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Sunday, March 20, 2011

The protocols of freedom


THE ETIQUETTE OF FREEDOM: Gary Snyder, Jim Harrison, and The Practice of the Wild. Edited by Paul Ebenkamp. This is a companion to the film "The Practice of the Wild," directed by John J. Healey, produced by Will Hearst and Jim Harrison with San Simeon Films. Counterpoint, 2010, 160 pp., $28 (cloth/DVD)

Snyder has been, at least since the publication of "Riprap and Cold Mountain Poems" in 1969, among America's — and the world's — most important poets in the sense that his concerns have never been trivial, and that he's able to address those concerns in poems that are, in every way, satisfying.

Jim Harrison is also a poet — in fact, he believes poetry to be his primary calling — but novels such as "Dalva" and "The Road Home," among many others, have left no doubt that he is one of America's foremost novelists.

Not only are Snyder and Harrison eminent artists, but they are also also outdoorsmen much troubled by the war on nature. They have aired these concerns in statements rich with art, intelligence and insight.

One would think that bringing these two paragons together for several days in an unspoiled bit of central California and documenting the encounter on DVD and in print would result in something that avid fans of Snyder, Harrison or both (one suspects that most people who are fans of one are fans of both) should rush to get their hands on. This is not the case.

Those who know Snyder's work will find little here that is new, and those as interested in Harrison as Snyder will be disappointed that this is not a conversation but an interview.

Harrison — though some of his interjections are priceless — for the most part asks brief questions and lets Snyder take center stage. The novelist seems to understand what too few professional interviewers grasp: it's not about them. This is laudable, but Harrison's fans will regret his reserve.

"The Etiquette of Freedom" is not a failure. It succeeds in a way we might not expect from a production featuring writers who believe that "your personality becomes less valuable as you age," and that "it's a source of irritation when you have to do interviews" (Harrison), or who deplore American interviewers' obsession with "personal oddities and quirks, and errors" (Snyder).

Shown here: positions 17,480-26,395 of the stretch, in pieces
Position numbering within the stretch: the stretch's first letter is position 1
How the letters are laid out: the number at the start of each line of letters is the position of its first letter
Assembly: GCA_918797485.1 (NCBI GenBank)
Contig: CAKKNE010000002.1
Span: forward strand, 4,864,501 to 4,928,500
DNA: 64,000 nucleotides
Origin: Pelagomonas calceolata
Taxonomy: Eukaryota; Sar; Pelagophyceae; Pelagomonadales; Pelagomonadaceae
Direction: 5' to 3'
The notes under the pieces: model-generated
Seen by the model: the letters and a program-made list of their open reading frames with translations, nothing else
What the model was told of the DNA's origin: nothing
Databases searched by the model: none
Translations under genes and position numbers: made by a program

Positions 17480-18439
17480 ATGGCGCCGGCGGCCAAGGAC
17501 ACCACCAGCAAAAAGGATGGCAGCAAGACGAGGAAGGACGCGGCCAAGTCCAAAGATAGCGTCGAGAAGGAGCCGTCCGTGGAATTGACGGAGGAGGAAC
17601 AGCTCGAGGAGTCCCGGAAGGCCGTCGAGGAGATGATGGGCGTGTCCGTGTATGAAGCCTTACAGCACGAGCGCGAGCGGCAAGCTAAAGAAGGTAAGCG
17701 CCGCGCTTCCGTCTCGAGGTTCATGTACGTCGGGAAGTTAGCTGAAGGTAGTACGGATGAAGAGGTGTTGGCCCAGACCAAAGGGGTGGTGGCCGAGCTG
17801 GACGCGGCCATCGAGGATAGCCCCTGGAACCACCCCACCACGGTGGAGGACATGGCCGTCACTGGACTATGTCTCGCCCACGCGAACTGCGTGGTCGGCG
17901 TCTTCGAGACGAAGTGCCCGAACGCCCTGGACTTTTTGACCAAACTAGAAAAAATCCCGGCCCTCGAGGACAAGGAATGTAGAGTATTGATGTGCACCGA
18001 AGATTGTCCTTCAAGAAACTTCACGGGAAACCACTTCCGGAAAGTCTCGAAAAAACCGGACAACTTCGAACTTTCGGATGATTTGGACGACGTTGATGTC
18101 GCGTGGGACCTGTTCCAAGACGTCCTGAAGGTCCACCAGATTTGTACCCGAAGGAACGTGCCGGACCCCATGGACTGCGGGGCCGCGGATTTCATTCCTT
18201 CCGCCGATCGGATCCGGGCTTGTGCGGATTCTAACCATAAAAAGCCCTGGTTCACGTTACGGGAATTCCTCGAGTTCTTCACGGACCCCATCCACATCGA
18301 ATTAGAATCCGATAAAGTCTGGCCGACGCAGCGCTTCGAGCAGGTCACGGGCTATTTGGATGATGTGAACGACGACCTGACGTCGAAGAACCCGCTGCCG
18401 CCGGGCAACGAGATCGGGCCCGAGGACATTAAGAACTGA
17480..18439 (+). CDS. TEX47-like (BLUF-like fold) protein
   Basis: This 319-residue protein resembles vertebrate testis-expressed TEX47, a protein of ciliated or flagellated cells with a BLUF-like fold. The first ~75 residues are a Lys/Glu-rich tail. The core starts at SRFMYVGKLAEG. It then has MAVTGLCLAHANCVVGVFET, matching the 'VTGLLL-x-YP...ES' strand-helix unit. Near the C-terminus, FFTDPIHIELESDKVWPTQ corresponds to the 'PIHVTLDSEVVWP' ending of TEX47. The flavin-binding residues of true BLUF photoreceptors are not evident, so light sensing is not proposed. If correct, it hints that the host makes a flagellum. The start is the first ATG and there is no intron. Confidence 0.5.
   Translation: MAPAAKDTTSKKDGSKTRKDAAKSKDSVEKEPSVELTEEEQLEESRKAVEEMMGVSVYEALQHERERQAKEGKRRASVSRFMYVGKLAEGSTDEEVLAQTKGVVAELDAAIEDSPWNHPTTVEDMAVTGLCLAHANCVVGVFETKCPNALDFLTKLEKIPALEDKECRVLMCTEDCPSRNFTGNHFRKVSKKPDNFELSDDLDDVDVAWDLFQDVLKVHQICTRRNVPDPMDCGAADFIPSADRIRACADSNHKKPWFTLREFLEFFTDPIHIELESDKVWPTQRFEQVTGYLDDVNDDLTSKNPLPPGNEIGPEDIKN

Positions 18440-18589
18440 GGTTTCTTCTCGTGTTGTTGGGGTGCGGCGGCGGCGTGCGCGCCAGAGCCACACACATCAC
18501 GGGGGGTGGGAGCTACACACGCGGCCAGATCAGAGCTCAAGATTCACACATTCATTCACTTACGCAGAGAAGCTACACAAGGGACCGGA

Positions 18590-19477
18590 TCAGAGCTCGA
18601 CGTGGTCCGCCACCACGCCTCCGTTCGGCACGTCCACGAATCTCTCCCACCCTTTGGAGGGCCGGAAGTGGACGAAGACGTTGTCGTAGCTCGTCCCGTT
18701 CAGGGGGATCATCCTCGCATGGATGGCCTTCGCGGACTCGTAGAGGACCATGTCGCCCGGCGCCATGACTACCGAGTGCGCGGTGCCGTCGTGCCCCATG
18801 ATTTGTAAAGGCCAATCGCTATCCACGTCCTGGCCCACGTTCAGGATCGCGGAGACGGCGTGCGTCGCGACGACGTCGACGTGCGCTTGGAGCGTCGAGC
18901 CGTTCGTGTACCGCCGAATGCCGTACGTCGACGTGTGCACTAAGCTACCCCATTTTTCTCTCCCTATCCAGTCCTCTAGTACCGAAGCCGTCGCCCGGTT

The charm of Etiquette, especially the DVD, is, as with the readings and staged discussions to which authors sometimes subject themselves, extra-literary.

It is not the writing but the writers, their oddities and quirks — endearing to be sure — that draw us in. We slide in the DVD of Etiquette not in search of these men's art or ideas, but rather in search of the men themselves.

We laugh when, at what looks like a very convivial dinner with the crew, Snyder tells Harrison about his wife's surprise that the bearlike and bearded Harrison could be the author of "Dalva," a novel in which, Snyder says, Harrison had "captured a certain kind of female consciousness like nobody else had."

"She thought you were. . . ," Snyder begins. "A beast," finishes Harrison.

We chuckle again when, explaining the genesis of his fascination with Asia. Snyder confesses, "I got interested in Asia for the wrong reasons." Harrison cuts in with, "Were you attracted to the women?"

This is funny because Snyder is known for his earnestness (his ex-wife, poet Joanne Kyger, remembers that "Jack Spicer used to call him the Boy Scout"), and also for the seriousness of his engagement with China and Japan.

Readers who are not fans of the authors, but for whom Etiquette is an entryway into their work, will find it provides a fine introduction to Snyder's writing and thought, and in Harrison's earthiness, a tantalizing hint of what his novels have to offer.

The book includes, in addition to transcripts of some of Snyder and Harrison's exchanges, 12 of Snyder's poems which, though they have been published elsewhere, are a pleasure to encounter here again (and again).

Readers who relish these offerings will certainly seek out the volumes from which they are drawn.

Likewise, many will be taken with the intelligence and erudition of Snyder's conversation and also of the excerpts from previously published essays that form part of the book.

His remark that "a lot of anthropology is just humanities in a bigger sense — a humanities that includes non-European people, noncivilized people, and includes deep history," is just one example of the fresh angle from which Snyder views things.

"In North America we don't have cathedrals and architectural monuments, or huge public works like the Great Wall of China — we have wilderness areas," is another, a pearl that is germane to the endless battle to preserve the bits and pieces of wilderness left on Turtle Island.

Etiquette is not for longtime Snyder fans; there's too much recycling of old material and repetition of thoughts elucidated in books they will already have.

It's a fine primer for those new to Snyder's work.



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